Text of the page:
It is also sometimes thought that, once Jesus ascended into heaven as reported in Acts 1:9, he left his body and transcended the earth. The appearance of Jesus at the temple in Bountiful after he had previously “ascended” (3 Nephi 15:1), make it clear that, as a resurrected being, he retained an exalted physical body. People could touch and “feel the prints of the nails in his hands and in his feet,” as reported in 3 Nephi 11:15.
These clarifications about the resurrection help us to better understand Christ and His essential role in our lives. It is only through the atonement of Christ that the resurrection is possible. As Aaron taught, “since man had fallen he could not merit anything of himself; but the sufferings and death of Christ atone for their sins, through faith and repentance.”10 Ultimately, Christ “breaketh the bands of death, that the grave shall have no victory, and that the sting of death should be swallowed up in the hopes of glory” (Alma 22:14).
As Abinadi taught, “if Christ had not risen from the dead, or have broken the bands of death that the grave should have no victory, and that death should have no sting, there could have been no resurrection.” Because of Christ, “there is a resurrection, therefore the grave hath no victory, and the sting of death is swallowed up in Christ” (Mosiah 16:7–8).
The Book of Mormon reminds us that because of the resurrection of Christ, all humanity can overcome spiritual and physical death. It reaffirms that because of Christ’s atonement, every human being that has ever lived will be resurrected.11 It teaches valuable truths about the timing of the resurrection, and it celebrates Christ’s inauguration of the first resurrection. It asserts that the human body is important, temporally and eternally, and that Christ will redeem and resurrect the physical bodies of all mankind.12 In addition, it teaches us how we can escape from the grasp of Satan and may return to the presence of God to be resurrected with power and glory, becoming in that way even as He is.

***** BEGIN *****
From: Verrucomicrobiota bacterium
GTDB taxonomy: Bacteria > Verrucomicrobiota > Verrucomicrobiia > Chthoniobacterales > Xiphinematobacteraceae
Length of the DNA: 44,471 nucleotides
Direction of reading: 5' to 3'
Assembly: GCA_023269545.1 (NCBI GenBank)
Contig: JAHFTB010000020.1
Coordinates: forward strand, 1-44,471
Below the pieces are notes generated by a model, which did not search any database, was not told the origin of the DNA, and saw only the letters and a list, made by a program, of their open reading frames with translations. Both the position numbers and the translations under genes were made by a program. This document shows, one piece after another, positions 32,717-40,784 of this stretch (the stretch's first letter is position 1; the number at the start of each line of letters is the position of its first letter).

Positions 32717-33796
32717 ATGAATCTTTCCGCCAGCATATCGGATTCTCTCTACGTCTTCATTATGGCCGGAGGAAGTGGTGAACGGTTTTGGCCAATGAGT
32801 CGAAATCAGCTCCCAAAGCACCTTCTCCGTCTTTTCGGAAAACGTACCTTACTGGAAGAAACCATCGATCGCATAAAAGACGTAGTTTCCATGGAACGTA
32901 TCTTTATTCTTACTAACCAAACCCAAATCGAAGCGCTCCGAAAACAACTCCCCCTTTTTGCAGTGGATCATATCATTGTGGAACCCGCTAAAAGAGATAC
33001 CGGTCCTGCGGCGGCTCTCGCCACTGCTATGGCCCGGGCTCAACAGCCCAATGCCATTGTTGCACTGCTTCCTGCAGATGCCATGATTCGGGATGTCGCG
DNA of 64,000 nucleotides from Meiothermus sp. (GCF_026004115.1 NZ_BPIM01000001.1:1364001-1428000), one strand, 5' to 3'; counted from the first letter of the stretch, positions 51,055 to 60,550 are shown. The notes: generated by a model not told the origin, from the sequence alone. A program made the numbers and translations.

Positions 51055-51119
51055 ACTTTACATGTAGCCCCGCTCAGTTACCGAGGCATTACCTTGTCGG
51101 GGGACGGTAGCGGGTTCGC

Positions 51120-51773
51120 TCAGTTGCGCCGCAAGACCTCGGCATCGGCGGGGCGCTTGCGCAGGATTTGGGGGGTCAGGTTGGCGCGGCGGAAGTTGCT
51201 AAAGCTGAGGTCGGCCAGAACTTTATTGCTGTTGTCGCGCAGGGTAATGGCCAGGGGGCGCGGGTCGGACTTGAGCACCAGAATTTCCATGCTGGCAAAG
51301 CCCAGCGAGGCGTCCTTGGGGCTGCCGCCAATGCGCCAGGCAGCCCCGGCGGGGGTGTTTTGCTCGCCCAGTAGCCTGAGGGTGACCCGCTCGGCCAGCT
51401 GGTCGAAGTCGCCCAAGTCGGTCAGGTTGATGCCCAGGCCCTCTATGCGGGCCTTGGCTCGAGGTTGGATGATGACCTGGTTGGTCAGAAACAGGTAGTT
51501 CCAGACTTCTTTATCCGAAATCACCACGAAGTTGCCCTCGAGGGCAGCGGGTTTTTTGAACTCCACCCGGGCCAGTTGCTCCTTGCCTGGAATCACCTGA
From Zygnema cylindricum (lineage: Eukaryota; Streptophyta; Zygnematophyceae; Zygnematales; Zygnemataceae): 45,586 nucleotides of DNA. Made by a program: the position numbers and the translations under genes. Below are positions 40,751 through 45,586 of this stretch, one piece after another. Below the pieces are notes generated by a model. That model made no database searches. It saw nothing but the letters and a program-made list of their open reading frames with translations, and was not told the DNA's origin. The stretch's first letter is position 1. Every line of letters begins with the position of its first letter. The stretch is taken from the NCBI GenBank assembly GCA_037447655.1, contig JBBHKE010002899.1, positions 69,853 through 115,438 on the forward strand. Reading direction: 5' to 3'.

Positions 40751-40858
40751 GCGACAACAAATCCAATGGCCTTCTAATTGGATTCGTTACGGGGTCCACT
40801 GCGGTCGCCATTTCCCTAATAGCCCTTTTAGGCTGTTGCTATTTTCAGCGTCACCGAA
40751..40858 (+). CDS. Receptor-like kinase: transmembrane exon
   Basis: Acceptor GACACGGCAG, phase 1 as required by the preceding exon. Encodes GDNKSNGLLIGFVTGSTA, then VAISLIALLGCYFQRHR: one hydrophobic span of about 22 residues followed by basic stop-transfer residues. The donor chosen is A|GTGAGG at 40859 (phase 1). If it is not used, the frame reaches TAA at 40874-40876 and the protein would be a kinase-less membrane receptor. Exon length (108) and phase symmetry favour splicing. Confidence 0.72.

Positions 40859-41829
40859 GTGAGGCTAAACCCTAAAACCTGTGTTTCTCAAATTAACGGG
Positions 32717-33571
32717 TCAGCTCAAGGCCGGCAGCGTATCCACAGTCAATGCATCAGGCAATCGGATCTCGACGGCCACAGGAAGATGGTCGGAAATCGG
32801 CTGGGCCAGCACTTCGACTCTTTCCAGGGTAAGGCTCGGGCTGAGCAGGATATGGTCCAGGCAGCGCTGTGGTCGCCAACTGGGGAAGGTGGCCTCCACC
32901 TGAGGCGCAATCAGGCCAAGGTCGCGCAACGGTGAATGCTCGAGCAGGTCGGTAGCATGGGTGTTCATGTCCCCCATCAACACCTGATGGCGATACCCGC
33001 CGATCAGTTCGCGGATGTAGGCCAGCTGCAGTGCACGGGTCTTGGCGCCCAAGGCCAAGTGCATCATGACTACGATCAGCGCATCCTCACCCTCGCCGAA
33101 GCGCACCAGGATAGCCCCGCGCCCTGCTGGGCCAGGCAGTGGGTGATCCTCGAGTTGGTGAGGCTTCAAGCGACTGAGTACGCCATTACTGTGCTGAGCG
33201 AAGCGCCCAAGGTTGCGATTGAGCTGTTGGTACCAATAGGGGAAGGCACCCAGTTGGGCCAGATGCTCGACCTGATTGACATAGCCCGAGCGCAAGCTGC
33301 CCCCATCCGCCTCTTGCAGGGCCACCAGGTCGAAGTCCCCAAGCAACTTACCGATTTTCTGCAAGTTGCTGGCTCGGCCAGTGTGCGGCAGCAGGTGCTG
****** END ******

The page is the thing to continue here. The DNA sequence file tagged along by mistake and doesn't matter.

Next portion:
Because of Christ’s resurrection, everything is different. Christ’s triumph over death and the grave means that the worlds of the living and the dead were very different places on Easter Sunday than they had been on Good Friday or had ever been before. Christ’s resurrection gives hope to us all and gives us the true freedom to choose eternal life through Jesus’s mediation of all men (2 Nephi 2:27). That is the freedom that Christians and people everywhere can and do rejoice in.
This KnoWhy was made possible by the generous support of Johnny and Verlanne Johnson.
Robert J. Matthews, “Resurrection, The,” in Book of Mormon Reference Companion, ed. Dennis Largey (Salt Lake City, UT: Deseret Book, 2003), 680–682.
John Hilton III and Jana Johnson, “Who Uses the Word Resurrection in the Book of Mormon and How Is It Used?” Journal of the Book of Mormon and Other Restoration Scripture 21, no. 2 (2012): 30–39.
- 1. See Robert J. Matthews, “Resurrection, The,” in Book of Mormon Reference Companion, ed. Dennis Largey (Salt Lake City, UT: Deseret Book, 2003), 680.
- 2. See Matthews, “Resurrection,” 680. See also John Hilton III and Jana Johnson, “Who Uses the Word Resurrection in the Book of Mormon and How Is It Used?” Journal of the Book of Mormon and Other Restoration Scripture 21, no. 2 (2012): 32–33.
- 3. See Matthews, “Resurrection,” 680. See Alma 12:14; 33:22.
- 4. See Matthews, “Resurrection,” 680.
- 5. See Matthews, “Resurrection,” 681.
- 6. See Matthews, “Resurrection,” 681.
- 7. See Matthews, “Resurrection,” 681.
- 8. See Matthews, “Resurrection,” 681.
- 9. See Matthews, “Resurrection,” 680.
- 10. See Matthews, “Resurrection,” 681.
- 11. See Book of Mormon Central, “How Are Atonement, Resurrection, Judgment, and Redemption Interconnected? (Mosiah 3:17),” KnoWhy 275 (February 15, 2017).
- 12. See Book of Mormon Central, “Why Was Corianton So Concerned About The Resurrection? (Alma 40:9),” KnoWhy 148 (July 21, 2016).